Locals now lifeblood of Zimbabwe’s tourism


Games drives in Victoria Falls

from DANIEL JONES in Victoria Falls, Zimbabwe
Zimbabwe Bureau
VICTORIA FALLS, (CAJ News) LOCAL tourists in Zimbabwe are the proverbial stone that the builders rejected but has become the cornerstone.

This as the domestic tourists emerge as the most important clients in the revival of the sector after the outbreak of the COVID-19 led to a marked reduction in the number of international visitors.

Over the years, the tourism sector apparently looked down upon domestic tourism as it survived on international travelers. There was a belief that domestic clients did not spend as much as international clients would.

Trends have changed since the outbreak of the pandemic in Zimbabwe in March 2020.

It is reported more than 90 percent of tourists that visited Victoria Falls during the just-ended festive season were locals.

It perhaps is time for Zimbabwean hotels to lower their rates and make them more affordable for locals.

Hotels mostly in the Victoria Falls charge rates that stakeholders believe are exorbitant, as they target international tourists, whose arrivals have declined since the pandemic.

Because of exorbitant prices for accommodation and activities, locals forego some activities which had generally become a preserve for foreign tourists.

Most hotels in Victoria Falls target high-end clients.

“The domestic market surprised the tourism industry (during the festive season). They (locals) filled hotels and bought food the same way foreign tourists would,” said Clement Mukwasi, Employers Association for Tourism and Safari Operators (EATSO) founding president.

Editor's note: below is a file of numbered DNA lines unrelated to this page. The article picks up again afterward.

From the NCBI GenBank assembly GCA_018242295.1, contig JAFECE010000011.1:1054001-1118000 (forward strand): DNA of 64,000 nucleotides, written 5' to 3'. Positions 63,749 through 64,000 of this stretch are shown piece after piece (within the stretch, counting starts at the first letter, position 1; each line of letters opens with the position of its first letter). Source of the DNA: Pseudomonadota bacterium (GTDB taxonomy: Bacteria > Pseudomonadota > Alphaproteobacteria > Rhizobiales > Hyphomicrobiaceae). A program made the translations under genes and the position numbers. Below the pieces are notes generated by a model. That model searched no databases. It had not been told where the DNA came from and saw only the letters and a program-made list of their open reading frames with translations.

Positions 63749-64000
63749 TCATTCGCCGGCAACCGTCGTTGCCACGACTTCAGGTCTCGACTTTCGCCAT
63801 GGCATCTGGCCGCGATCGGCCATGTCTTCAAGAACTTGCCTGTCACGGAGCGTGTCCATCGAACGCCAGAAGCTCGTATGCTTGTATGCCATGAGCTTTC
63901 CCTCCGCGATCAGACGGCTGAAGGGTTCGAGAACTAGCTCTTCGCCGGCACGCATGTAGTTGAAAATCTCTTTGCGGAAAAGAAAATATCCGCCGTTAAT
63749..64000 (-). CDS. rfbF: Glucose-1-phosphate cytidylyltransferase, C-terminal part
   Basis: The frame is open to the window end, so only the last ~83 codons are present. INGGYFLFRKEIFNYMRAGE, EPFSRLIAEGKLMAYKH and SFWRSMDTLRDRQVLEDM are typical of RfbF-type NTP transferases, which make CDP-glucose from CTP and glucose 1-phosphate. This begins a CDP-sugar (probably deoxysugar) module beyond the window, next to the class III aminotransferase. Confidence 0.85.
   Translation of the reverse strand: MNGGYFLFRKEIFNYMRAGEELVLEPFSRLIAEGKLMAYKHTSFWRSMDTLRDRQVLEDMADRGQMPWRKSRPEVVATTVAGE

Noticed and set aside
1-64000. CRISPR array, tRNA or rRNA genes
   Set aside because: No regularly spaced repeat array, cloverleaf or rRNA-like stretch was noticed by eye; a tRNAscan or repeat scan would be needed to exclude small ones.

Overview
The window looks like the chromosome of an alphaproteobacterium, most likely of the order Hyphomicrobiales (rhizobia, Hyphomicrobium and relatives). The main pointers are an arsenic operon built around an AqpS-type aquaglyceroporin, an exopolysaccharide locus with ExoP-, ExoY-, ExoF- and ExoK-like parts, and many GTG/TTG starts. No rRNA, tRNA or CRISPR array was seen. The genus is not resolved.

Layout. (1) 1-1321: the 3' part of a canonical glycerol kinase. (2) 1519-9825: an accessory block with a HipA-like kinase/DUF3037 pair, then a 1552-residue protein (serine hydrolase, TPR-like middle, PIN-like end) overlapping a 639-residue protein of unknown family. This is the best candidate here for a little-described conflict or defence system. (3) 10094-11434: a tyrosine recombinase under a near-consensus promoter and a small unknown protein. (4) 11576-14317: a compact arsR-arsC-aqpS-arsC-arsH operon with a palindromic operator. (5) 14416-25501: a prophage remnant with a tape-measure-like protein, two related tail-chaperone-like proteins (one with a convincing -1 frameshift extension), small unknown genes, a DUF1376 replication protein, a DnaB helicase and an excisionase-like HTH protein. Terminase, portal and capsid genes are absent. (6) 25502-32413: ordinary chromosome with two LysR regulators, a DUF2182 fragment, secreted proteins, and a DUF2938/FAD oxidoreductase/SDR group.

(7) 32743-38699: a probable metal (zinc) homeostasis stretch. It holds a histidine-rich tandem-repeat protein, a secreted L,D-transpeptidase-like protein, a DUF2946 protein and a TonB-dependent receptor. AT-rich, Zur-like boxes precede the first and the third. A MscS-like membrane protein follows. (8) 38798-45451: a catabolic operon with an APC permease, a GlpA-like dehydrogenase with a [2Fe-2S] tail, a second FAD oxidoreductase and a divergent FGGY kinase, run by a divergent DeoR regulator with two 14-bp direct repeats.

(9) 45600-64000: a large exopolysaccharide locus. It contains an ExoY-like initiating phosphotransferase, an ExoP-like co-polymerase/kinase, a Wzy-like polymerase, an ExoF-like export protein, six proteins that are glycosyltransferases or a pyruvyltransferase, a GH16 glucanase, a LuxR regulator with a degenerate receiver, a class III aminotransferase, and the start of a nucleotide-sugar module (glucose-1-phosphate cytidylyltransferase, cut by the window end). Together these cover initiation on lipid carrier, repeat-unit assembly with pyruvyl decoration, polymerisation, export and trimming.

“It is a market that we are going to focus on, and look at our pricing system. I think the industry needs to rationalize the pricing model so that accommodation, activities and other services become affordable to locals.”

Government has previously urged tourism players to come up with packages that favour locals.

Ngqabutho Moyo, the Victoria Falls Marketing and Investment Officer, said the pandemic had taught the resort city to spread its opportunities and capture the local market.

“We are a town that had put all eggs in one tourism basket backed by international travelers. In the absence of these, we need to diversify and also come up with rates and packages that encourage locals to travel,” Moyo said.

Others such as the recently-opened Palm River Hotel started with special rates to suit local market.

The hotel opened on December 1 last year.

“We started with an opening special of US$189 per person per night for bed and breakfast as we want to capture the local market too,” General Manager, Martijn van Leent, said.

Travel and tourism contributed 4,1 percent to Zimbabwe’s gross domestic product (GDP) in 2020, which represented over US$620 million (about R9.4 billion).

This was a significant drop from 6,5 percent in 2019.

– CAJ News


scroll to top